Riho O’Connor’s determined and intellectual approach to his battle with terminal cancer is an inspirational story not only about survival, but the power of education. It is important to note, however that Riho’s research isn’t what extended his life, it was his powerful will to live. His will is what drove him to go the extra miles in his self-education. The question that those who face his situation must ask is, “how strong is my will?”
A powerful will is not something that springs out of nowhere when trouble is brewing. It’s something that is built over a lifetime of experience. There are several types of experiences that go a long way towards developing a strong will. Most of these life experiences have one very important thing in common. That common denominator is devotion to other people; particularly loved ones. A soldier with a wife and child waiting at home will fight harder than a soldier who cares for no one but himself. The same principle applies to terminal cancer patients. Those with no family or friends find it much more difficult to persevere through the tough times that inevitably come in a battle with cancer. Another way of building a powerful will is based around your perceptions of your own usefulness or purpose. Someone who views themselves as useless, or a burden will not fight as hard to prolong their life as would someone who feels truly needed by those around him (or her). Any kind of plan to fight cancer must include these two elements if powerful recovery is desired.
My uncle Tom had a similar experience that Riho did. Tom was diagnosed with cancer of the throat in the spring of 2005. In 2006 he had his larynx removed, and had to spend the remainder of his life with an artificial voice box and a hole in his neck. In the spring of 2007 he was given six months to live. Tom passed away in June of 2009. The most amazing thing about my uncle Tom’s life is the love he left behind. He had a large amount of family and friends that served as a real comfort to him in the darkest days of his fight. What I learned from Tom’s life was that it doesn’t matter what you have when you’re alive, but the love you leave when you die. My method for fighting cancer is based both on my uncle Tom’s live, and the life of Riho O’Connor.
If I were diagnosed with terminal cancer I would fight first to develop a powerful will before (but not too long before) I would worry about researching the disease. Connecting and reconnecting with family and friends would be my first move. The worst thing that I could do would be to fall into a pattern of self-pity and alienation. I would reach out to my loved ones and strengthen my relationships. If my family were far away from me, I would go to where they were, and if I couldn’t get to them I would maintain regular and extensive contact. I would also make it a point to seek out old friends, and rekindle old relationships. Essentially I would try to maximize the amount of love in and around me. That love would be a vital resource, and a constant comfort in my upcoming battle.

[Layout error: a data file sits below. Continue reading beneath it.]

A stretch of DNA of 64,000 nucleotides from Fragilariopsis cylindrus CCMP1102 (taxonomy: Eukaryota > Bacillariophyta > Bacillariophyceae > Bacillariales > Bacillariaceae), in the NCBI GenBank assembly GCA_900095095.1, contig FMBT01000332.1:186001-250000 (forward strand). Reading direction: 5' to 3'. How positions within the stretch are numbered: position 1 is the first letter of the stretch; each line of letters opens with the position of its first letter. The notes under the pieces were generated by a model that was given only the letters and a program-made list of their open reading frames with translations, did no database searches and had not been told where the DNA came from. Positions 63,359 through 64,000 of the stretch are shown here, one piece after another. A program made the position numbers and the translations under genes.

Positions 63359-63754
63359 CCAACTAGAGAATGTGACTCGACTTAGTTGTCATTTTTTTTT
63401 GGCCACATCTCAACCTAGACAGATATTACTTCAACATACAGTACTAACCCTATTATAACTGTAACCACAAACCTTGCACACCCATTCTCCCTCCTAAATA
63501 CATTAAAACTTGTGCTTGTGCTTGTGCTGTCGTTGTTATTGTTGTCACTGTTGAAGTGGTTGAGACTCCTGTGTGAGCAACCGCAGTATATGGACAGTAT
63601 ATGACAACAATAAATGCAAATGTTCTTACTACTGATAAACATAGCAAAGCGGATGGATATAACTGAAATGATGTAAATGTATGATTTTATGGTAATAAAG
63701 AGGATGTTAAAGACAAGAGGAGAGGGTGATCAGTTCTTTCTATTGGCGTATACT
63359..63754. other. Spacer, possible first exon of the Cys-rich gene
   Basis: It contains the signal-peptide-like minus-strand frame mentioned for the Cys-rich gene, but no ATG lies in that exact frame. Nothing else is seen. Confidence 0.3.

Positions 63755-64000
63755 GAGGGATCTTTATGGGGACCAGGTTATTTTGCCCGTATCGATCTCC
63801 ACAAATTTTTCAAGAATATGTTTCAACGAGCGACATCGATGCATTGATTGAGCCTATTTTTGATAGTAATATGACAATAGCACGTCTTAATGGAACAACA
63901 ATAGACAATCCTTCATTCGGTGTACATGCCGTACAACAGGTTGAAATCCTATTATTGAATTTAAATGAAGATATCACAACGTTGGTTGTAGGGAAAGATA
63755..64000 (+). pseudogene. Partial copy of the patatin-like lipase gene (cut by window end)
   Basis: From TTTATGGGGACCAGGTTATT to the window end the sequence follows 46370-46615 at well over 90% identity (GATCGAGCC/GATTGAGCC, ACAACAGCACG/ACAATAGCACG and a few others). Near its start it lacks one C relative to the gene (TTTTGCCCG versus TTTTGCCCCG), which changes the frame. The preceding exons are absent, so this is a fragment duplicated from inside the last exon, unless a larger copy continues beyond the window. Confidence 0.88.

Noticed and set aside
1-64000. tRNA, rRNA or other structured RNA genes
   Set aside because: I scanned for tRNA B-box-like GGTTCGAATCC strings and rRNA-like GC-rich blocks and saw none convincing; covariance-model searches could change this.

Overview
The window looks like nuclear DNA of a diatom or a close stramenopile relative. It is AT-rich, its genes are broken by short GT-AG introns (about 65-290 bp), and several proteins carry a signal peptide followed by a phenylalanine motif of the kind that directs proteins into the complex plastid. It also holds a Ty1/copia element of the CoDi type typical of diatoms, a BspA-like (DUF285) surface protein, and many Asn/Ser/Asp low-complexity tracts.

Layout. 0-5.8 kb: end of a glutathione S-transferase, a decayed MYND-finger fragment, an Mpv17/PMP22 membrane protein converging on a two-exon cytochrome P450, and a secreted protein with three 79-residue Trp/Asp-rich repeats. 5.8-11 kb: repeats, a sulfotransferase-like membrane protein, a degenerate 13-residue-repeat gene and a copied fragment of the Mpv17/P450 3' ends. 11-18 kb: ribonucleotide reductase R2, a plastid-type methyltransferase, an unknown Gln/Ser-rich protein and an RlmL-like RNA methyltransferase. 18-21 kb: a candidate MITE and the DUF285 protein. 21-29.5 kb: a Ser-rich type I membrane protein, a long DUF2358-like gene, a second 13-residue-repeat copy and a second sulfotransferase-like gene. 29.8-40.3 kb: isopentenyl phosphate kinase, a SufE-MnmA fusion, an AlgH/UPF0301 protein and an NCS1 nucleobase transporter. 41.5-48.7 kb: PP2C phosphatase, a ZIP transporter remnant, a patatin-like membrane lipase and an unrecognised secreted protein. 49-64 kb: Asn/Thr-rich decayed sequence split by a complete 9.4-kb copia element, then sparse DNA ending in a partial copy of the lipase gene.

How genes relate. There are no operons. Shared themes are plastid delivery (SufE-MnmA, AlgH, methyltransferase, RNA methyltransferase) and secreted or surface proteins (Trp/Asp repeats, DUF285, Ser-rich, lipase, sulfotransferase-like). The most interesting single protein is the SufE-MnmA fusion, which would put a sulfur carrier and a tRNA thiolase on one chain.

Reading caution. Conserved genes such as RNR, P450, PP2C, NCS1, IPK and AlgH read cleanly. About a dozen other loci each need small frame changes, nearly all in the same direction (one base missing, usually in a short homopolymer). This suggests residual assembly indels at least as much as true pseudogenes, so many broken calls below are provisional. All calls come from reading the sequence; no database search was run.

Part two of my plan would be to begin serving in local charity organizations, and try to spend my spare time helping others. It would be very easy to fall into a pattern of righteous selfishness. In other words it would be natural to assume your own right to service from others than your responsibility to serve others. The purpose of service is to make myself feel useful and needed. If I could expand my world to include those who I could help it would go a long way in increasing my own self worth. I would use this in conjunction with my relationships with my loved ones to give myself the will to fight the cancer with every bit of energy and power that I have.
The final part of my plan would be very similar to what Rhio O’Connor did. I would tirelessly research my disease. I would spend days and days in the library and online learning all I could use in my fight. I would call doctors and seek multiple opinions. I would explore experimental and traditional remedies if I found in my research that they might be beneficial. I would look beyond radiation and chemo, as a last resort; since they both significantly reduce your strength and I would need all my strength to maintain the support structure I have developed for myself. In short, I would educate myself to the point where I felt I could make an exceptionally well informed decision, and I wouldn’t accept mediocrity from neither myself nor my doctors.
If all my research failed, and I found myself deteriorating to a point where I knew that I was about to lose my fight, I would find comfort in the fact that I spent my last days doing something that mattered. I would have spent it with my loved ones. I would have rekindled old friendships, and I would have worked for a higher purpose by serving those less fortunate. And In my opinion those are the things that make a life worthwhile, and that’s what I would want to be doing with my last days, or months, or years.